The Forum advocates Regulators adopt a neutral policy on security of Open Source elements because these elements are, a priori, no less secure than proprietary approaches. While there is active debate on the security posture of open source software, considerable evidence exists that open source code typically is more secure than proprietary code. The reason is that open source code is exposed to a wide range of experts with an interest in the success of the software and the willingness to update it to correct identified flaws. Thus, it is important that any open source code used for Essential and Critical communication systems are actively supported and vetted by a forum of independent evaluators and contributors.

Some of the most successful security techniques in information and communications technology today are based on open source approaches. For example, most web-based e-commerce transactions today use a technique called Secure Socket Layer (SSL), which is also referred to as Transport Layer Security (TLS). The specification for SSL was vetted through the open processes of the Internet Engineering Task Force. IPSEC V.4 and V.6 are examples of other security protocols, which are essential to security on the internet and are mandated for use on systems used by US Government. Thus the Forum urges that Regulators should remain neutral with respect to open source security methods. Academic inquiry and industry discussion coupled with a market test is more likely to lead to the correct outcome with respect to the open source debate than regulatory intervention. 22

4.4 Over the Air Software Reconfiguration
The Forum advocates regulators allow Over the Air software reconfiguration of software and radio platform operating parameters. Software defined radio technology affords many different opportunities for over the air configuration and control of radio platform operations. These range from the downloading of machine interpretable policies applicable to security, routing, Quality of Service, cognitive behavior as well as updates to platform operating system software and applications. Security methodologies and mechanisms exist to enable secure transmission of waveforms, policies and reconfiguration data.

The Wireless Innovation Forum recognizes the need for security in any download or other over the air operation of wireless devices and infrastructure. The Forum released the first report on security in 2002 and has since released three additional reports23,24,25,26. These reports cover the broad issues relating to security for wireless devices employing SDR technology to specific requirements for downloading software and software provisioning.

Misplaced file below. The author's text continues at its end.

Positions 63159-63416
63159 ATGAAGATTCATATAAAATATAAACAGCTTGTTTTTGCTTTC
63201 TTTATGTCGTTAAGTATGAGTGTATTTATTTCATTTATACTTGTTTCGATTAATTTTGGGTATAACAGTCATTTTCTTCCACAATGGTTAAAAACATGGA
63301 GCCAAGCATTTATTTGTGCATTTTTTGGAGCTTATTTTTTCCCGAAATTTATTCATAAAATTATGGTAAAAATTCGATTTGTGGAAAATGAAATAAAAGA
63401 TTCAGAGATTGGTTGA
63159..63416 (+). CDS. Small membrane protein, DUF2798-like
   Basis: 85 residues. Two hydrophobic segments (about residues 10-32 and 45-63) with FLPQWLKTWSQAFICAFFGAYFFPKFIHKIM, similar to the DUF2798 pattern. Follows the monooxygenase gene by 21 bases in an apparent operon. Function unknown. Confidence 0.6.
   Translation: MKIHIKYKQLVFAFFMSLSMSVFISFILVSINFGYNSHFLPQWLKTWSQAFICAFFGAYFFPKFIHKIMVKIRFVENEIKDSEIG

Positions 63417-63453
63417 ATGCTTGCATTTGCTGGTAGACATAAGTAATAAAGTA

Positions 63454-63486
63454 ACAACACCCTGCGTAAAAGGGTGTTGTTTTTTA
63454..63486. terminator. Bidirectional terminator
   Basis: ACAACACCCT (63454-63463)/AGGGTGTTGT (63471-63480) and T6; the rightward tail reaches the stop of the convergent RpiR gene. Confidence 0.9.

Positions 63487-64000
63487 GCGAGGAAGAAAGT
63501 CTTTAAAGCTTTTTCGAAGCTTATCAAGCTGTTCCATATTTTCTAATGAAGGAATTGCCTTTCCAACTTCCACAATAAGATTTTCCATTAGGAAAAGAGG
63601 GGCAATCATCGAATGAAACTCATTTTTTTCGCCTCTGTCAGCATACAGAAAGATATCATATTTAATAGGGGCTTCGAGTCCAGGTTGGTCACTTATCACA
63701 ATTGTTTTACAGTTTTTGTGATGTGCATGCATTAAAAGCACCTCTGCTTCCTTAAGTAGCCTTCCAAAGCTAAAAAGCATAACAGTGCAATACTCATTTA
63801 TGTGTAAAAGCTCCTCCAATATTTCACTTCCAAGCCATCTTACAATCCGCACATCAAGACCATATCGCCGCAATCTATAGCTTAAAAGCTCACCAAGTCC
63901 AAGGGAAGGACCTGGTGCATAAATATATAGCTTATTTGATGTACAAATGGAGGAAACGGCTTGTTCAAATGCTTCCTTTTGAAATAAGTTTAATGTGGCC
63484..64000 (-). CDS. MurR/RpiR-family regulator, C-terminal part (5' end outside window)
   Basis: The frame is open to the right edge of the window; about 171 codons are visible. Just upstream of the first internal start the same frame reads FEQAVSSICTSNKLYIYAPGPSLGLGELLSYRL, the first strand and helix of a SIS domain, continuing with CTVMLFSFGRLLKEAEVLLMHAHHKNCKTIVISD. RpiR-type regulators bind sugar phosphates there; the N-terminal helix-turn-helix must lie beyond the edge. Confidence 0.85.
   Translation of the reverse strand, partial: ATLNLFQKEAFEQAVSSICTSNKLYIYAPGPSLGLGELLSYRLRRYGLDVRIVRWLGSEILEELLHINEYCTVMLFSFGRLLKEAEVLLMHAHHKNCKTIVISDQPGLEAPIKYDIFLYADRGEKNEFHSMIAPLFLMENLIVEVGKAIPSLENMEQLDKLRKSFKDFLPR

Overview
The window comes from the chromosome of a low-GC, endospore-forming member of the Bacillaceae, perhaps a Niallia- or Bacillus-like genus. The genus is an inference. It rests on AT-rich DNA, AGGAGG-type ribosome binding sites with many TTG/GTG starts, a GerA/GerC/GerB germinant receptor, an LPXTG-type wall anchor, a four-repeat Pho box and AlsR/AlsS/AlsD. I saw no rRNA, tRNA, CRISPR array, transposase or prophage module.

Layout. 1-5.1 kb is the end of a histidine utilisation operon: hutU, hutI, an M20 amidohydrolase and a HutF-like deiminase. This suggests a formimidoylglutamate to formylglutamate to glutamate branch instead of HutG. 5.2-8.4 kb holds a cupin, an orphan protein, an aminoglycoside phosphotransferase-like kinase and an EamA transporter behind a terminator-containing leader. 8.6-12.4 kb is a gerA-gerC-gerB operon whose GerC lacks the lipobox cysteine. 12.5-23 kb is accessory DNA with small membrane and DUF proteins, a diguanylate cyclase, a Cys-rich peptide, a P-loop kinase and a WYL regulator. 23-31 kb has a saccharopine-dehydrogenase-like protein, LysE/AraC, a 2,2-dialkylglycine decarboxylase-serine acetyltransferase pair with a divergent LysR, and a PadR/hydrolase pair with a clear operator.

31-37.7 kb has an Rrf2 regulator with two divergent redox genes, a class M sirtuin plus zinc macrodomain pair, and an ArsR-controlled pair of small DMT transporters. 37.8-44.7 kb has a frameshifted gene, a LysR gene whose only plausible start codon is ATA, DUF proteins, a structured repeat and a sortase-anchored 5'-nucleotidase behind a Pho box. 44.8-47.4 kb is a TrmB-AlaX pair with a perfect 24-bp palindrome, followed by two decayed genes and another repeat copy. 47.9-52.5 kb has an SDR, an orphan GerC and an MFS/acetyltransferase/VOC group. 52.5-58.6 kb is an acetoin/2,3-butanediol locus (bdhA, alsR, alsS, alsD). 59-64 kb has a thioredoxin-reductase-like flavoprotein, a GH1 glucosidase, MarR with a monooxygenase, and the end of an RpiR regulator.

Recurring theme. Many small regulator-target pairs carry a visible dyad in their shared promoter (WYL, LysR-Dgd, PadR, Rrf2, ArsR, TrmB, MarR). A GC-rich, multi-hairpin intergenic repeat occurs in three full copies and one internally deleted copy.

In our latest report “Securing Software Configurable Communication Devices” specific services, methodologies and mechanisms are identified which applied in combination with others can provide the security necessary to ensure the integrity reliability and accuracy of the relevant over the air operation27. Examples of applicable Services and Mechanisms can be found in Chapter 3 of this document include the interworking of mechanisms such as access control, authentication, integrity, encryption, software version control. The applications of these services as examples in these processes are replete throughout the document including chapters 3, 6 and 7.


20 Securing Software Reconfigurable Communications Devices, WINNF-08-P-0013-V1.0.0

21 SDRF Petition for Reconsideration, SDRF-07-R-0012-V0.0.0, pg2

22 Ibid, pg 4 and 5

23 Report on Issues and Activity in the Area of Security for Software Defined Radio, SDRF-02-R-0003-V0.00, 1 September 2002

24 Requirements for Radio Software Download for RF Reconfiguration, SDRF-02-S-007-V1.0.0. 13 November 2002

25 SDR System Security, SDRF-02-P-0006-V1.0.0, November 2002

26 Security Considerations for Operational Software for Software Defined Radio Devices in a Commercial Wireless Domain, SDRF-04-P- 0010-V1.0.0, 27 October 2004

27 Securing Software Reconfigurable Communications Devices WINNF-08-P-0013-V1.0.0